DailyDirt: Food -- What You See Is Not Always What You Get

from the urls-we-dig-up dept

These days, it actually takes some effort to find food at the grocery store that contains fewer than five ingredients. Processed foods contain so many ingredients that it might be better to just avoid them altogether. But even when you think you're getting "whole foods," they may actually contain hidden ingredients. When did food get so complicated? Here are a few things that will make you think twice before you decide to eat something. If you'd like to read more awesome and interesting stuff, check out this unrelated (but not entirely random!) Techdirt post via StumbleUpon.


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    Anonymous Coward, Apr 12th, 2013 @ 5:25pm

    I only eat inorganic foods...

    Salt tastes great.

     

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    ChrisH, Apr 12th, 2013 @ 6:19pm

    I don't think most people eat organic foods because they believe they're more nutritious but because they don't want to eat the harmful additives that are present in many non-organic foods.

     

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    Loke., Apr 13th, 2013 @ 3:44am

    Only...
    People are wrong.

    Organic food contains more poisons than non-organic.
    Bacteria and other decease from organic fertilizers, and poisons from fungus and that the plants themselves produce when stressed or harmed.

    Properly handled conventional farming methods have the potential to be better than organic in all possible ways.

    I'm not saying this is done. There is no market for it today. That market i dominated by the "organic".
    If there was a market for environmentally friendly and poison free food, that's what we would get. Now we get organic. Organic is not environmentally friendly and poison free. It's "natural" and free from synthetic poisons. Plenty of natural poisons in it. And the natural way of growing it is not necessarily the most environmentally friendly way.

     

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      Anonymous Coward, Apr 13th, 2013 @ 6:52am

      Re:

      "Properly handled conventional farming methods have the potential to be better than organic in all possible ways."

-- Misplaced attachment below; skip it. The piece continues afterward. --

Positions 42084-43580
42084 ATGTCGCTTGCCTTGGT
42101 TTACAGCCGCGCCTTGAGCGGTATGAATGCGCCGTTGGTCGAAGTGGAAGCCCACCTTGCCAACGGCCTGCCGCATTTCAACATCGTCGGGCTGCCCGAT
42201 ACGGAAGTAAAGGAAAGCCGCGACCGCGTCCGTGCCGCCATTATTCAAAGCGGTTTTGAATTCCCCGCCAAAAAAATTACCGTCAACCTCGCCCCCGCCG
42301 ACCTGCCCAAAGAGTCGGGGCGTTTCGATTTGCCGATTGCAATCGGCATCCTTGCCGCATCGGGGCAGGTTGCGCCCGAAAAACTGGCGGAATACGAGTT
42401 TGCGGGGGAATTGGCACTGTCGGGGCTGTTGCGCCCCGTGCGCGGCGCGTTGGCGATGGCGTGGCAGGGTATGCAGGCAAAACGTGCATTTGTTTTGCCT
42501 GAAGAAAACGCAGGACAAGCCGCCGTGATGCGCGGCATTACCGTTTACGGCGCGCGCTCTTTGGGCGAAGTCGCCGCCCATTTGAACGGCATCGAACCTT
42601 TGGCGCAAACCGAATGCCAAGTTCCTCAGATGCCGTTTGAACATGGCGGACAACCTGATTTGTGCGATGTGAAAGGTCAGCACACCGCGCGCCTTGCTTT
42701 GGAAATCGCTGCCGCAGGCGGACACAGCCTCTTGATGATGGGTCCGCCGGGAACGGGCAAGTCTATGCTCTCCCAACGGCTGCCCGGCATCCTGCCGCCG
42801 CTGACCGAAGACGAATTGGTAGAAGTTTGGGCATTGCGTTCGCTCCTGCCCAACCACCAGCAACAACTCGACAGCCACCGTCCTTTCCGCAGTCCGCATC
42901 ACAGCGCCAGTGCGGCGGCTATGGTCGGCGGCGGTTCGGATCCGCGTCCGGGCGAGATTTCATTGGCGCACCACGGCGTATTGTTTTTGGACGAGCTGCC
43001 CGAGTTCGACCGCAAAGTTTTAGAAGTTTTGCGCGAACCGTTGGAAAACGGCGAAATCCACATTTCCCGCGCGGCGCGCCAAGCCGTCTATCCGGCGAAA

"If there was a market for environmentally friendly and poison free food, that's what we would get"


      Nice try Monsanto rep

       

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    Anonymous Coward, Apr 13th, 2013 @ 6:58am

    "Potentially harmful ingredients that have been banned in other countries around the world are still legal in the U.S."

    Yeah, those commie socialists over there in the EU doing all their freedom hating banning of yummy ingredients. Thank goodness the good ol' us of a does not force detailed identification of all ingredients in the food you eat. Otherwise food producers might have to work a little harder and get less profit - oh the horror.

     

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    madasahatter (profile), Apr 13th, 2013 @ 10:14am

    Bans

    Actually the bans work both ways. Sometimes the US is slow to approve some ingredient or drug that has been approved in Europe. Thalidomide was banned in the US while being approved in many countries.

    Regulatory approvals and bans follow statutory procedures and are (allegedly) based on scientific evidence. One confusing problem is most people do not understand that "dose makes the poison" or almost all substances can be poisonous under certain circumstances. Substances normally consider poisons generally are toxic at very small amounts - teaspoon of arsenic or thallium is toxic to an adult many times over but the same amount of sugar is not.

    The real question is not "Is it toxic?" but "How much is needed to kill someone?". Related is how much is in food products if one eats a reasonable amount.

     

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      Anonymous Coward, Apr 13th, 2013 @ 2:07pm

      Re: Bans

      No, the question *is* "is it toxic?", because what doesn't kill you doesn't necessarily make you stronger. Sometimes it "just" messes with your thinking processes, or screws up your immune system a little to give you allergies or neurological problems. Or gives a 9 year old girl large boobs, or reduces men's sperm count. And things can affect different people different ways.

      Personally, I seem to have an adverse reaction to GMO tomatoes. Not heirloom tomatoes, just the GMO ones. I was told flat out by a poster on an Ars entry about Monsanto & their GMO products that I was wrong to want labeling on all GMO foods, it should be okay to sell GMO tomatoes without a label because it is believed that they only adversely affect a very, very small percentage of the people who eat them and it cost to much to label everything for just a few people. By "adversely affect", I assume he meant anaphylactic shock, which can kill you, which is what happens to me, but really, we have no idea how these things affect anyone in the long term, and the general population should not put up with being set up as a corporation's guinea pigs.

       

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    bioforge (profile), Apr 14th, 2013 @ 12:28pm

    File this under the "I want my time back dept"

    I just read three great articles that I want to believe, but did not give one reference to any study or research that was talked about in the content. Truth is things like GMO are not all bad, things like Hydrogenated oils are. Let me help sell my point with two universities that back their points with research.

    http://www.hsph.harvard.edu/nutritionsource/transfats/
    http://classes.soe.ucsc.edu/cmp e080e/Spring05/projects/gmo/index.htm

    Your welcome...

     

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